The Mel Fisher Maritime Museum is a 501 (c) (3) accredited, not-for-profit organization existing to research, interpret, and exhibit the maritime history of Florida and the Caribbean in ways that increase knowledge, enrich the spirit, and stimulate inquiry.
Archaeology & Research/ Overview
Archaeology at the Mel Fisher Maritime Museum
Archaeology is the study of the human past as it is found through sites, artifacts, and other material remains. Maritime archaeology is focused on those things that reflect man’s relationship with the sea. The Mel Fisher Maritime Museum (MFMM) has an active archaeological research program that is committed to studying the maritime past as it is found throughout the greater Florida and Caribbean region. Our work is done with the purpose of exploring and sharing archaeological finds not just for their antiquity, but to bring a greater understanding of what this heritage means for our modern world.
Much of our research is focused on shipwrecks from the colonial era, but it is not limited by either subject or time – if something can help shed light on the maritime past, fits our mission, and is within the scope of our capabilities, it might just be a candidate for study! The MFMM archaeological team has the ability to conduct full-scale investigations; from historical research, excavation, artifact conservation, and analysis, to the sharing of results through publications, media, and, of course, our museum exhibits.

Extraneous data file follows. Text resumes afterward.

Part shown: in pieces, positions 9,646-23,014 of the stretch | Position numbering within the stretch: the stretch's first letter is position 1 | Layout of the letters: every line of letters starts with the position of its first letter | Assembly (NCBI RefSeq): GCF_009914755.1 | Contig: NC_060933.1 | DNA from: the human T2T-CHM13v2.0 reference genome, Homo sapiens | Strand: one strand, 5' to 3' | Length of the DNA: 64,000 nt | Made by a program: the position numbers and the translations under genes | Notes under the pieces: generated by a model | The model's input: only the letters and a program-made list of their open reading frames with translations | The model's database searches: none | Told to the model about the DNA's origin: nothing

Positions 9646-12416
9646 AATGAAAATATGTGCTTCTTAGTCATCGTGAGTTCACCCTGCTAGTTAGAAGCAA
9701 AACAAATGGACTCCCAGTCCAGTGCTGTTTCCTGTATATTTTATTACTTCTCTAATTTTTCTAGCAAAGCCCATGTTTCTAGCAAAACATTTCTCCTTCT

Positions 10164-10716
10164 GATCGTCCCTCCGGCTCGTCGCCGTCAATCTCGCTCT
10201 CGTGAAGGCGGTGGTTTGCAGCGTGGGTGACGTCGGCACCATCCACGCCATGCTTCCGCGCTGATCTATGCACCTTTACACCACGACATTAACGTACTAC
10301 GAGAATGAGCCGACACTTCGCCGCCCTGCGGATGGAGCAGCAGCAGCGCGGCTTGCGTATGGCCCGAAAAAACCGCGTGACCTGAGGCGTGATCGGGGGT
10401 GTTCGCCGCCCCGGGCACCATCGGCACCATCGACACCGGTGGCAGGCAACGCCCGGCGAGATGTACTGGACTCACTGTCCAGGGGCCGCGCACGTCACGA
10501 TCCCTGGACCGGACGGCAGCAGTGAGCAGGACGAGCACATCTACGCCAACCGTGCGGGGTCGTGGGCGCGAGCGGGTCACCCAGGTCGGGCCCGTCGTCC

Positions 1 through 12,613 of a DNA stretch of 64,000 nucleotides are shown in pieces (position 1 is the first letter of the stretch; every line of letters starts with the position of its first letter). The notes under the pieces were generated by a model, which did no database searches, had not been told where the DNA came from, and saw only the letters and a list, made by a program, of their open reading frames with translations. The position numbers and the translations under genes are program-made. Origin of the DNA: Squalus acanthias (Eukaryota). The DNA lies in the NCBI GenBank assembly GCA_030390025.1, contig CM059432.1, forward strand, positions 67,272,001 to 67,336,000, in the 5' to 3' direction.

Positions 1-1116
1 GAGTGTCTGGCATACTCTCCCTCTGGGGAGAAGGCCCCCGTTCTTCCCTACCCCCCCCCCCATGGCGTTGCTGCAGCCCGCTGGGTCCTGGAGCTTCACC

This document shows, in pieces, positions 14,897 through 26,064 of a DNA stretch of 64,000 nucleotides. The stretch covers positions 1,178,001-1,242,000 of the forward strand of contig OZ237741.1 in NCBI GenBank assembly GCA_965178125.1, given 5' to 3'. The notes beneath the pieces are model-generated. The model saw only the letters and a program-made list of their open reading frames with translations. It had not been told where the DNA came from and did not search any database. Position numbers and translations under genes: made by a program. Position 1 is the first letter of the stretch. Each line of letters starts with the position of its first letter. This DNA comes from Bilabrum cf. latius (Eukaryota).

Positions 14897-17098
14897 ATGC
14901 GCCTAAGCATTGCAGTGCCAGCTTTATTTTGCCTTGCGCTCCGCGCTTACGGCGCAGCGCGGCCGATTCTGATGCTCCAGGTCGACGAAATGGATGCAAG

The Mel Fisher Maritime Museum is home to a large collection of materials recovered from the Spanish galleons Nuestra Señora de Atocha and Santa Margarita of 1622, and though our organization is not involved in current field efforts at the sites, the story of these ships will always be a large part of our research. MFMM archaeologists are also studying many other subjects, including the 1700 London-based slave ship Henrietta Marie; the early Spanish galleon Santa Clara, sunk in 1564; the Havana-based pirate-slaver Guerrero of 1827; the 1860 African Cemetery at Higgs Beach; the 1860 slave ship Peter Mowell; the Key West Turtle Kraals; and the 1920’s schooner Marie J. Thompson, among other subjects of local, national, and global importance.
If you have questions or comments concerning our archaeological research program, please contact:
Corey Malcom, PhD
Director of Archaeology
Mel Fisher Maritime Museum
200 Greene St.
Key West, FL 33040
(305) 294-2633 x22